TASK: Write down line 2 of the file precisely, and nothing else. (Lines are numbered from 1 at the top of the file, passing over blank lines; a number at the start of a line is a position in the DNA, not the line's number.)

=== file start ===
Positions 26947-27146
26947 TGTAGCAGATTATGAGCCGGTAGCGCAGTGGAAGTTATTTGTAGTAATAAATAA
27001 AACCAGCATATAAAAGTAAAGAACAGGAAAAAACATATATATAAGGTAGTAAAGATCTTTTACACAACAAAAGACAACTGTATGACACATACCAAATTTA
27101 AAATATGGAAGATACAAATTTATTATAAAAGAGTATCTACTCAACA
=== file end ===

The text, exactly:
26947 TGTAGCAGATTATGAGCCGGTAGCGCAGTGGAAGTTATTTGTAGTAATAAATAA